Firstly - yeah, the grey areas and ambiguity are tough. Like, it's not enough that we have to try and consider every browser and screen size!? I do want to stress that no site is 100% accessible, and yet, there are people out there trying to act like that is a possibility. Ultimately, you can't predict every single user scenario. The important thing is to give an easy way to for users to provide feedback and listen to it. This post was merely a pointed appeal to the ego of developers who aren't bothered by excluding people.

Could you expand on what you mean by "WCAG, even though well-meaning, has not helped the situation" or show where WCAG2 is demanding the same experience for everyone? Because I agree, it's about equivalent access. The same experience is impossible. I'm not saying it's perfect, but without the W3C pushing for accessibility with WCAG, I don't think we'd be seeing the amount of interest in digital accessibility that the industry is currently celebrating.

Your example seems very specific and I don't know the full context but I'll try to give some reasons for why it may matter:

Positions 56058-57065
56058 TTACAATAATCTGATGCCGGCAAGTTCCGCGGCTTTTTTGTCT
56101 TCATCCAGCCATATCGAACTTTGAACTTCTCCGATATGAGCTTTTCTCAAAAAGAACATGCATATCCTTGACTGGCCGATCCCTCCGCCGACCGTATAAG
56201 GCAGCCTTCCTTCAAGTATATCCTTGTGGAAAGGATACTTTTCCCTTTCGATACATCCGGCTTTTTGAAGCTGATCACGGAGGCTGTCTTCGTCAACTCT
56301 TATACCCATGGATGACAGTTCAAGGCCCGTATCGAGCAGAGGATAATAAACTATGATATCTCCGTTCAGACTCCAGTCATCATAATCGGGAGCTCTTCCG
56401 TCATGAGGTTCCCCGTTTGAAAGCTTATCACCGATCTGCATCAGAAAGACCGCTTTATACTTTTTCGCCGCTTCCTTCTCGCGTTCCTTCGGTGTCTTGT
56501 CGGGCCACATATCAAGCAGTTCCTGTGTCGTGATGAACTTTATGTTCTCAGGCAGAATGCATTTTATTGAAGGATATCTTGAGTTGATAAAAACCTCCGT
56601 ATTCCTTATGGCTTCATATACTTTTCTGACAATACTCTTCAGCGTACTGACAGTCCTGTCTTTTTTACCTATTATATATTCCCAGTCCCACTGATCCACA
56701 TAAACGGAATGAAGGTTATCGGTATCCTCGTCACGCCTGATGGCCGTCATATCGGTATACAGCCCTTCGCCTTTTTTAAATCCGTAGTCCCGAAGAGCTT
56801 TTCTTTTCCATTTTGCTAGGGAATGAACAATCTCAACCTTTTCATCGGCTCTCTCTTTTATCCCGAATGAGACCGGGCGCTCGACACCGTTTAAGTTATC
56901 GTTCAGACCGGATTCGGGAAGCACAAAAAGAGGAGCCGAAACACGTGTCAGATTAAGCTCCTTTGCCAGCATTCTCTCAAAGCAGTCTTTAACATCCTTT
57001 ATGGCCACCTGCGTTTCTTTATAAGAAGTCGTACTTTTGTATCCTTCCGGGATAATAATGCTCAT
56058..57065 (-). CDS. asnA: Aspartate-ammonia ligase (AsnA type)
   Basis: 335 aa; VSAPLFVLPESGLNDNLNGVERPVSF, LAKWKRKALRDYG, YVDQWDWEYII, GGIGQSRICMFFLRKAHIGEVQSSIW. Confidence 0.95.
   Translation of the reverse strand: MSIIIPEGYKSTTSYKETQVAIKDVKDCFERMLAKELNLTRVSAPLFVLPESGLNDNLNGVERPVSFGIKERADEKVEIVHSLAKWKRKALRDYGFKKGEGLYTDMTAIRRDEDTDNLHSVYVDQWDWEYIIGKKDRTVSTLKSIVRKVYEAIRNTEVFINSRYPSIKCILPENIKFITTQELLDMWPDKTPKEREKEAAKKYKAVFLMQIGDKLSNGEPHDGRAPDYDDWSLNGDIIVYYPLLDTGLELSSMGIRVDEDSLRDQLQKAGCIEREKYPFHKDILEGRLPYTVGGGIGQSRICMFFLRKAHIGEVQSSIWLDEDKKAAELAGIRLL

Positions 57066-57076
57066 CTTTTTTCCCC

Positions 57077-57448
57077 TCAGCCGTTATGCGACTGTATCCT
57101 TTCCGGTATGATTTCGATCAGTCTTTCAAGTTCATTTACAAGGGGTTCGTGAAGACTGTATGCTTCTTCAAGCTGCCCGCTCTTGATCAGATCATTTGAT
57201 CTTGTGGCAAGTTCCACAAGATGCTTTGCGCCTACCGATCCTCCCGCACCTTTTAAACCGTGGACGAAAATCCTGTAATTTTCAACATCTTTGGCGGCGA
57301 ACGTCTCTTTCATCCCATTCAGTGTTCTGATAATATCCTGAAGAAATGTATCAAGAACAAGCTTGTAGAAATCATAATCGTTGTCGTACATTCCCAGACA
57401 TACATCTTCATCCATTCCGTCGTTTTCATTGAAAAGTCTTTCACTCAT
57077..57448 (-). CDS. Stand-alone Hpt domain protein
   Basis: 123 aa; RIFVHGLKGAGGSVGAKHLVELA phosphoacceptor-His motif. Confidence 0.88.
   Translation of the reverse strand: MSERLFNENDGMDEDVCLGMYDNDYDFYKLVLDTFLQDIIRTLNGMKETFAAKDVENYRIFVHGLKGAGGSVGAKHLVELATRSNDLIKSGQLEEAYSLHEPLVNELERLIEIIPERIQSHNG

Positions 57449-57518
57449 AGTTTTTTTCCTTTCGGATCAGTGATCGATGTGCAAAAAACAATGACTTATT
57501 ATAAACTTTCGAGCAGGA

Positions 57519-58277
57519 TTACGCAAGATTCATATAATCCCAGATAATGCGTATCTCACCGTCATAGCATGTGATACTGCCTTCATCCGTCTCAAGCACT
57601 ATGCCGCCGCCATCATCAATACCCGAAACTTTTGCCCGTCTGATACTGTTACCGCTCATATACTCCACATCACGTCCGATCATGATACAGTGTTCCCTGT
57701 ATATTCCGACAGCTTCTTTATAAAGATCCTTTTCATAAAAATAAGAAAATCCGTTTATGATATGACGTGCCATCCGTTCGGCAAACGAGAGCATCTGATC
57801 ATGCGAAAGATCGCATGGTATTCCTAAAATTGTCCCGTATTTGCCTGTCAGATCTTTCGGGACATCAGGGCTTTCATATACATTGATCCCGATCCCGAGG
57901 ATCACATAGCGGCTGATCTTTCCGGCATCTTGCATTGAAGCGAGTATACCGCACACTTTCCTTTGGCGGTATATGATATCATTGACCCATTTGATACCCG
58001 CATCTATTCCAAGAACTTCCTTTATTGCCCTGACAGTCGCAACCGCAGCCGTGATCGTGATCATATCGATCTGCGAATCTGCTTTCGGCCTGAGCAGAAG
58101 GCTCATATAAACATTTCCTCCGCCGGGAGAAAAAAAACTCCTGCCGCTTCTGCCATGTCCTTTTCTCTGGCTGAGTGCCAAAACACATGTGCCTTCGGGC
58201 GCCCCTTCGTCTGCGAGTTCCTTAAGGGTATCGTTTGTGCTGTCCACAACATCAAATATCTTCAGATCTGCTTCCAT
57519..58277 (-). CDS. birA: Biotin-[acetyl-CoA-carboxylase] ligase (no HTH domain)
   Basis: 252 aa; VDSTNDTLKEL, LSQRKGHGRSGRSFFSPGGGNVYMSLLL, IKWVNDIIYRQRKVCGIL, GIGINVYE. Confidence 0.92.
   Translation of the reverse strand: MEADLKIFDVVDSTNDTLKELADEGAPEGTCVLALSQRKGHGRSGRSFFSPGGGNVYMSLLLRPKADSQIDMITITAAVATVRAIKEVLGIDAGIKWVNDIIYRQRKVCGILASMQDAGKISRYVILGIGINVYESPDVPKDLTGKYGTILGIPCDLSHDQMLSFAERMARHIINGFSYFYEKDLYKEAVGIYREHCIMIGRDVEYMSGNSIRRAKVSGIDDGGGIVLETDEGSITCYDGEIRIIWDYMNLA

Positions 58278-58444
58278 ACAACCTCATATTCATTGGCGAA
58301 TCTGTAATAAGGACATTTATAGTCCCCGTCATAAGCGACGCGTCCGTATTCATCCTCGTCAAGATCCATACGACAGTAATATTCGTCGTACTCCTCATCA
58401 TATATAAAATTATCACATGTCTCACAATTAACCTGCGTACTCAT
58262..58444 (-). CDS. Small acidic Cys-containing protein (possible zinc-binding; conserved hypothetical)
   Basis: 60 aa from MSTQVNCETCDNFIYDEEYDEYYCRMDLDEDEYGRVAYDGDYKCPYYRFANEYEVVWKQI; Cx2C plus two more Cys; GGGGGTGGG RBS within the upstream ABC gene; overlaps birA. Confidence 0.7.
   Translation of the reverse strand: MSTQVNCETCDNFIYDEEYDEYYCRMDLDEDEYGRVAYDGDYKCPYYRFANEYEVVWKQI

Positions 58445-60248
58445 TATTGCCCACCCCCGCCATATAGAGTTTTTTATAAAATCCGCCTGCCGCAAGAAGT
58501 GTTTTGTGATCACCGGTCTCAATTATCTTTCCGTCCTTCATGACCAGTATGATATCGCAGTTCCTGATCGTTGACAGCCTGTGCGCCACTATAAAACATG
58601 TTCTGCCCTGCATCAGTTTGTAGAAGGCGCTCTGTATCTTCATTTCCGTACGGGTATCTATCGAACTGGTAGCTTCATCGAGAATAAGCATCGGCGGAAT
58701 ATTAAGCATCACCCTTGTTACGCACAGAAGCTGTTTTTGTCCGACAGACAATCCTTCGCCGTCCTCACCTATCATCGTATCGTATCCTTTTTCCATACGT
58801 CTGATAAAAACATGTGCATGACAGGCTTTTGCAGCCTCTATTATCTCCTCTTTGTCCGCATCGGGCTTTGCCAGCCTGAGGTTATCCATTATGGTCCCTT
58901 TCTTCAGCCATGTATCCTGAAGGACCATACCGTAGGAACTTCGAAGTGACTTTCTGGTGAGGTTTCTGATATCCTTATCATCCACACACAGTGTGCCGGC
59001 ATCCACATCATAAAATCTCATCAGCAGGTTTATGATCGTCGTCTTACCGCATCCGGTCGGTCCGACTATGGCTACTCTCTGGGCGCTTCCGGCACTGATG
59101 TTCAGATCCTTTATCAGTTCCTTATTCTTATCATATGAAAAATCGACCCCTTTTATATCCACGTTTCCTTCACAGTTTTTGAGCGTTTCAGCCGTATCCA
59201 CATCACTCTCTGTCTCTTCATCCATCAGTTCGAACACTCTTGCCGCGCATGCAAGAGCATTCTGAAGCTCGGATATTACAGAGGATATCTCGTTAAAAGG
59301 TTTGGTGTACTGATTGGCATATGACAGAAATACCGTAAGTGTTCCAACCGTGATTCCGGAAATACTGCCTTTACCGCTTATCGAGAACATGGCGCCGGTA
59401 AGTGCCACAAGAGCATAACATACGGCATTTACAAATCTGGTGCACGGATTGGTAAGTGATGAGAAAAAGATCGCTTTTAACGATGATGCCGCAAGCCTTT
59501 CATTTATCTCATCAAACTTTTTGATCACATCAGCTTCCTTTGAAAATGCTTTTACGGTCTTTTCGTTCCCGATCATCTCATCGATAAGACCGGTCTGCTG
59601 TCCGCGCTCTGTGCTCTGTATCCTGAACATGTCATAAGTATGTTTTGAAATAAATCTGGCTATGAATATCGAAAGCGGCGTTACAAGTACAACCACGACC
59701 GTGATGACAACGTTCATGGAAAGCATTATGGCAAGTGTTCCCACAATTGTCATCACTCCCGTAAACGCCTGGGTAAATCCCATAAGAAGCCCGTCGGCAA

• Screen reader users aren't necessarily power users
  • Screen reader users aren't necessarily non-sighted.
  • Screen readers all work differently.
  • Whether or not the menu is open can be very important for a user orienting themselves on a page so they can find something.
  • I'm guessing it could be beneficial for some cognitive disabilities, like dyslexia.

I really wish I could send you a recording of a demonstration I watched last week, because it made it seem really important to give anything a user can interact with as much context as possible. For example, if we just thought about non-sighted screen reader users, my dark mode toggle wouldn't need any semantics. Currently, the semantics are good for sighted screen reader users, but I got feedback that I could probably add more labelling for those with cognitive disabilities who may not associate the sun with light mode or use a screen reader.

riobrewster profile image

What I mean is that WCAGs guidelines are too vague and too broad. Define "cognitive disabilities." Yet the WCAG site itself is hard to understand for me - an experienced web developer with a college degree. How on earth is someone with cognitive disability going to make sense of it?

I've been doing my best to build accessible sites for 15 years. I'm speaking as an advocate for accessibility.